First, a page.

By Dr. Raiz Ahmed Lone
Medicinal plants have been used for curing diseases for many centuries in different indigenous systems of medicine as well as folk medicines. Moreover, medicinal plants are also used in the preparation of herbal medicines as they are considered to be safe as compared to modern allopathic medicines. Many researchers are focusing on medicinal plants since only a few plant species have been thoroughly investigated for their medicinal properties, potential, mechanism of action, safety evaluation and toxicological studies.
Among various medicinal plants, Nigella sativa (N. sativa) (Family Ranunculaceae) is emerging as a miracle herb with a rich historical and religious background since many researches revealed its wide spectrum of pharmacological potential. N. sativa is commonly known as black seed. N. sativa is native to Southern Europe, North Africa and Southwest Asia and it is cultivated in many countries in the world like Middle Eastern Mediterranean region, South Europe, India, Pakistan, Syria, Turkey, Saudi Arabia.
Nigella sativa (N. sativa) (Family Ranunculaceae) is a widely used medicinal plant throughout the world. It is very popular in various traditional systems of medicine like Unani and Tibb, Ayurveda and Siddha. Seeds and oil have a long history of folklore usage in various systems of medicines and food. The seeds of N. sativa have been widely used in the treatment of different diseases and ailments. In Islamic literature, it is considered as one of the greatest forms of healing medicine. Among Muslims, it is considered as one of the greatest forms of healing medicine available due to it was mentioned that black seed is the remedy for all diseases except death in one of the Prophetic hadith. It has been recommended for using on regular basis in Tibb-e-Nabwi (Prophetic Medicine). It has been widely used as antihypertensive, liver tonics, diuretics, digestive, anti-diarrheal, appetite stimulant, analgesics, anti-bacterial and in skin disorders. Extensive studies on N. sativa have been carried out by various researchers and a wide spectrum of its pharmacological actions have been explored which may include antidiabetic, anticancer, immunomodulation, analgesic, antimicrobial, anti-inflammatory, spasmolytic, bronchodilator, hepato-protective, renal protective, gastro-protective, antioxidant properties, etc. Due to its miraculous power of healing, N. sativa has got the place among the top ranked evidence based herbal medicines. This is also revealed that most of the therapeutic properties of this plant are due to the presence of thymoquinone which is major bioactive component of the essential oil. The present review is an effort to provide a detailed survey of the literature on scientific researches of pharmacognostical characteristics, chemical composition and pharmacological activities of the seeds of this plant.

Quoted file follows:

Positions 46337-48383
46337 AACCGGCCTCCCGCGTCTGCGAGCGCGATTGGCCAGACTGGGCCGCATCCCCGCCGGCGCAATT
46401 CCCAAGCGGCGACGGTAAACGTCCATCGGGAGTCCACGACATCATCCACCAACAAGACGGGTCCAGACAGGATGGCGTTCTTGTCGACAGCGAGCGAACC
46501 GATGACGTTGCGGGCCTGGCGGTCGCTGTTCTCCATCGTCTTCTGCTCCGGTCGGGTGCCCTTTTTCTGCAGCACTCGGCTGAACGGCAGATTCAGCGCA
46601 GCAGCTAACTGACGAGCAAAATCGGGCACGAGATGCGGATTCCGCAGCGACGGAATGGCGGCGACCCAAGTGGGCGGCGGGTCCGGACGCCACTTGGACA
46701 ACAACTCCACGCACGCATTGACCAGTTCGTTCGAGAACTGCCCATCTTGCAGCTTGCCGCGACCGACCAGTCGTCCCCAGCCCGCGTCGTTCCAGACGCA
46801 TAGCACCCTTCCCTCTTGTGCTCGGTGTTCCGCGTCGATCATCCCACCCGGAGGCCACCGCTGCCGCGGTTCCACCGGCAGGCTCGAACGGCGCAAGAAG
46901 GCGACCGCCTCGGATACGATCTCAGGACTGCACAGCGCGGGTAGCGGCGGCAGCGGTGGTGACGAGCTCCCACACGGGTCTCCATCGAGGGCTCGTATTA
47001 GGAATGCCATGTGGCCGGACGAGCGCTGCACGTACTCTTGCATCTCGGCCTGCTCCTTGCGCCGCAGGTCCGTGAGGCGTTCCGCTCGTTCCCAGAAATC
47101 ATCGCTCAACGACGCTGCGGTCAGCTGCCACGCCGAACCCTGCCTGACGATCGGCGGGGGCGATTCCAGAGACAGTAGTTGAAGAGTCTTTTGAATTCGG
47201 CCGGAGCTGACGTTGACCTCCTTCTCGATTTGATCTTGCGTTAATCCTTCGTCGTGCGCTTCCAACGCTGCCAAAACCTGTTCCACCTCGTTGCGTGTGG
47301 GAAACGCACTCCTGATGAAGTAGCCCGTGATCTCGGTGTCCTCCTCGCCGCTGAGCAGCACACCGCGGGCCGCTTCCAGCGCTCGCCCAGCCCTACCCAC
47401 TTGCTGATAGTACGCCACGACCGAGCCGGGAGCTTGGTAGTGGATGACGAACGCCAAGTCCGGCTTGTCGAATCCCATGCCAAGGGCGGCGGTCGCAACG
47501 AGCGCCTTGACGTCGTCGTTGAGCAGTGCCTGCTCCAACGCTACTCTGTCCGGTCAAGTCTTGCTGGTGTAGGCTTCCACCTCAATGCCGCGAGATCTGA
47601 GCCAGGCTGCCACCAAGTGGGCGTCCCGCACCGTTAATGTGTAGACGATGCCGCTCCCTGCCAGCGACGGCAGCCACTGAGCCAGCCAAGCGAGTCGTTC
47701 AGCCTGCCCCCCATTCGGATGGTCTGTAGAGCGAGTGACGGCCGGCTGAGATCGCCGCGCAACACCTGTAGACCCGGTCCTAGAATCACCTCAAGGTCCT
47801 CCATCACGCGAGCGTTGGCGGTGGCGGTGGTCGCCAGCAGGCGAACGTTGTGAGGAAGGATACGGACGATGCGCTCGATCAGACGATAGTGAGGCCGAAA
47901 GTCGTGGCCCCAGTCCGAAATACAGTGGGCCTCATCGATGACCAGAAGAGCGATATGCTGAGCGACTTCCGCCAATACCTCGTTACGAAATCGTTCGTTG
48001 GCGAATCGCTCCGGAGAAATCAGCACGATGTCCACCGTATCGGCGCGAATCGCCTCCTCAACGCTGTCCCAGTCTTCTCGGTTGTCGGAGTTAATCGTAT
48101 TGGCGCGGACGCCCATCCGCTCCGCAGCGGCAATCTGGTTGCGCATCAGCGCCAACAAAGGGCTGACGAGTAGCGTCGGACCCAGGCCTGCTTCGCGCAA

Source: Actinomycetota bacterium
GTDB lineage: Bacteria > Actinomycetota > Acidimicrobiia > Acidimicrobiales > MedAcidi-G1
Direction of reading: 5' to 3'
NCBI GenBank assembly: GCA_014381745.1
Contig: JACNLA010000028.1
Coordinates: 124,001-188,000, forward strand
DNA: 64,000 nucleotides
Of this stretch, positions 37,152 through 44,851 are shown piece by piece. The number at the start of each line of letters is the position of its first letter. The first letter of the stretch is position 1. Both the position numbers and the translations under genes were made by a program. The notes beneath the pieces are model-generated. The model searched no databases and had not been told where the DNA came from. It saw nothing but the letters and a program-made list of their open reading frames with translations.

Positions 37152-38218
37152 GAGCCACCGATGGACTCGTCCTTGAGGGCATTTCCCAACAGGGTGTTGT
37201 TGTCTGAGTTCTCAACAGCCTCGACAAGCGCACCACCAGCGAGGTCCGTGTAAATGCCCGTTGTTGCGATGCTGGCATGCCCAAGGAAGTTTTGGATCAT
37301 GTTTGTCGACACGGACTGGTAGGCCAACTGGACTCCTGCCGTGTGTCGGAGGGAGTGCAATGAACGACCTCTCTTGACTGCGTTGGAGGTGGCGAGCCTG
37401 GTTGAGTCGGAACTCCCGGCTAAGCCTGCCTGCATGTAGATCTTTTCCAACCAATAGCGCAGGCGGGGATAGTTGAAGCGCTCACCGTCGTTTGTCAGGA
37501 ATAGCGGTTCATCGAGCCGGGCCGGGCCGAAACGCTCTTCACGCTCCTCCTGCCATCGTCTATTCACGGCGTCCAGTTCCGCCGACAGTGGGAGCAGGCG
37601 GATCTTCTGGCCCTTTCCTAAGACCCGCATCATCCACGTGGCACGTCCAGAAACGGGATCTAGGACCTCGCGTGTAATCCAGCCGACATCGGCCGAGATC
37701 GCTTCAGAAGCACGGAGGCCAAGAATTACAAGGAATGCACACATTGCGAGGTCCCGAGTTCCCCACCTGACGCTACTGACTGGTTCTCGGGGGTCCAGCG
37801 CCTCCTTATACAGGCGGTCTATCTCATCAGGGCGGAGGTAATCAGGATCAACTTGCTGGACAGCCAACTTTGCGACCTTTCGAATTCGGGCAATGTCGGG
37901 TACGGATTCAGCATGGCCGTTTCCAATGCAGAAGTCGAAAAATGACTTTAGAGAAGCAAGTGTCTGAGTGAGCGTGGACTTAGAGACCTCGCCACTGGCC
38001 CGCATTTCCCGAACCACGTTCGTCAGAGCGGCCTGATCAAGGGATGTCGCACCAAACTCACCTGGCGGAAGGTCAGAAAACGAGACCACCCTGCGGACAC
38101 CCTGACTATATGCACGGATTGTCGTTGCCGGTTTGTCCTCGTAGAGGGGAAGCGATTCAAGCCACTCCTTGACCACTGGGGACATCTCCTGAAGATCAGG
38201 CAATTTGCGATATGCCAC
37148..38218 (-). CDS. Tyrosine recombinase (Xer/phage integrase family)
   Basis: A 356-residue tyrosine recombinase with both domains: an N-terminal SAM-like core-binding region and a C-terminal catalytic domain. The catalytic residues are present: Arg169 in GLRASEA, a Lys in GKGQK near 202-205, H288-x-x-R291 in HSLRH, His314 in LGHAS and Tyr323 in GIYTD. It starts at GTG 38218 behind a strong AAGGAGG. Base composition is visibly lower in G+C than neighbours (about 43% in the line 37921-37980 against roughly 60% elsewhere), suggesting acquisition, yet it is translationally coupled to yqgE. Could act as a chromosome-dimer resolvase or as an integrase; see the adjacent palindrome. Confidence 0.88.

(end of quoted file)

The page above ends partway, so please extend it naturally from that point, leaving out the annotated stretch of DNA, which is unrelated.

N. sativa has been traditionally used for the treatment of a variety of disorders, diseases and conditions pertaining to respiratory system, digestive tract, kidney and liver function, cardio vascular system and immune system support, as well as for general well-being.
Avicenna refers to black seeds in the “The Canon of Medicine”, as seeds stimulate the body’s energy and helps recovery from fatigue and dispiritedness. Black seeds and their oil have a long history of folklore usage in Indian and Arabian civilization as food and medicine. In Southeast Asian and the Middle East countries the seeds have been traditionally used for the treatment of several diseases and ailments including asthma, bronchitis, rheumatism and related inflammatory diseases. Its many uses have earned Nigella the Arabic approbation ‘Habbatul barakah’, meaning the seed of blessing. A tincture prepared from the seeds is useful in indigestion, loss of appetite, diarrhoea, dropsy, amenorrhoea and dysmenorrhoea and in the treatment of worms and skin eruptions. Externally the oil is used as an antiseptic and local anesthetic. Roasted black seeds are given internally to stop the vomiting.
When you’re buying nigella seeds, remember to check the pack carefully; the seeds are jet black and shouldn’t look stale.
Storing nigella is important. Always store it in a dry place and make sure it doesn’t come in contact with moisture.
Don’t buy large quantities of kalonji. 100 grams can take you a long way, so buy in smaller portions. This will prevent the seed from losing its aroma and benefits by sitting on the shelf for too long.
Author is Scientist-Floriculture and Landscape Architecture, KVK, Srinagar, SKUAST-K., can be reached at firstname.lastname@example.org